Free Enterprise, Peace and Plenty

Dr. Coleson is Professor of Social Science at Spring Arbor College in Michigan.

In all the strident chorus of gloom and doom so characteristic of our age, perhaps the loudest voices are shouting that global famine will soon be upon us—un­less, of course, we smother in the smog or are blown to atoms by the Bomb before a more lingering and painful death can overtake us.

Indeed, two experts, William and Paul Paddock,¹ have told us flatly that world famine will catch up with us by 1975 and that the United States must make the awe­some decision who will survive. They are certain that Haiti, Egypt, and India are already beyond help and hop. Others can be saved with our assistance, but the assumption is that we cannot afford to waste our relatively meager resources seeking to rescue nations that can­not be salvaged. The U.S. Depart­ment of Agriculture says approxi­mately the same but sets the date of disaster at about 1985, fifteen years hence instead of a mere five.

Lest any of us take comfort from the fact that we do not live in India or Egypt and thus may escape their fate, we should remember that our outlook is not much more encouraging, say the experts. Jacques Piccard² recently told a scientific symposium that it is "seriously doubtful" whether the human family would survive till the year 2000—a mere 30 years from now. The day of doom is upon us or so the experts tell us.

An integral part of our present pessimism is an obsession with population problems. The popula­tion explosion, so we are told, is a greater threat than the Bomb. While the "teeming millions of Asia" frighten almost everyone, there are those who are telling us that the United States has a seri­ous population problem even now and that we will soon have to start rationing the privilege of having children. "Spacecraft Earth" is be­coming overburdened with people—that’s what we are being told by the experts.

Now, may I say that all of these doleful predictions may come true? For instance, we might have a global atomic war followed by the plague, a recurrence of the Black Death. Such a series of catastro­phes might well destroy civiliza­tion and seriously decimate the human family. But then we have been living with this threat since Cain slew his brother Abel.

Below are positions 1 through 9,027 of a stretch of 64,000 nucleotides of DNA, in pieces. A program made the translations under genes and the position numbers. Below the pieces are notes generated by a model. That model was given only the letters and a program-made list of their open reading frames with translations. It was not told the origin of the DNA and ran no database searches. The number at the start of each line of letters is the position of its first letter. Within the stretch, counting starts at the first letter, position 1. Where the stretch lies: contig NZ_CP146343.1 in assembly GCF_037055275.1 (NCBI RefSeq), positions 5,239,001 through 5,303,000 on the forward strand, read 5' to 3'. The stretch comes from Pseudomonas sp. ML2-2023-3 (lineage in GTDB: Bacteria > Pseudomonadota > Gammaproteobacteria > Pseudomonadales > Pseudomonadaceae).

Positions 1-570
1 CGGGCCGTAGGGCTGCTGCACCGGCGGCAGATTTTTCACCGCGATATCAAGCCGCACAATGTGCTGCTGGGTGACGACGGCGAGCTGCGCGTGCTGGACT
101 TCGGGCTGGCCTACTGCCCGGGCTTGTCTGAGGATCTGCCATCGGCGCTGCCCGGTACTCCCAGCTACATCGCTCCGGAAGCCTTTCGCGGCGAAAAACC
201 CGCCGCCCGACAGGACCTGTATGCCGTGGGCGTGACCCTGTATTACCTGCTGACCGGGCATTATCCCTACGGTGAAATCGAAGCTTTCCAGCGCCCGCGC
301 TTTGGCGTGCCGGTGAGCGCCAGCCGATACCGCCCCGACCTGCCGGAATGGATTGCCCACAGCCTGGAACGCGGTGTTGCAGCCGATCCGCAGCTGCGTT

During the Thirty Years’ War a little more than three centuries ago, perhaps half the population of Germany was swept away—and, one might add, with very crude weapons, by our standards. Now suppose, given our better tools of destruction, that we well-nigh exterminated the human fam­ily and that a few miserable sur­vivors reverted to barbarism as there is a great likelihood that they would do. Would this solve the population problem?

Population a Perpetual Problem

Actually, the human family has been living with a population prob­lem almost from the beginning. America was saturated with In­dians when Columbus arrived, al­though there are more people in any one of the several of our great cities than there were savages over the entire continent in 1492. Given their way of making a liv­ing, the country could hold no more. If a series of global dis­asters should reduce the popula­tion to barbarism and a small frac­tion of our present total, they would be worse off and feel the pressure of numbers more than we need feel it today.

A study of present population densities is quite revealing. India has only a few more people per square mile than Switzerland; several European countries and Japan show double that density. It may be granted that crude pop­ulation densities do not tell the whole story, but they do have some significance. Certainly, part of these countries have as large a percentage of waste area and other natural handicaps as India. It seems amazing that the "experts" have not made these vital compari­sons more generally known. Here are the latest figures for a few selected countries:³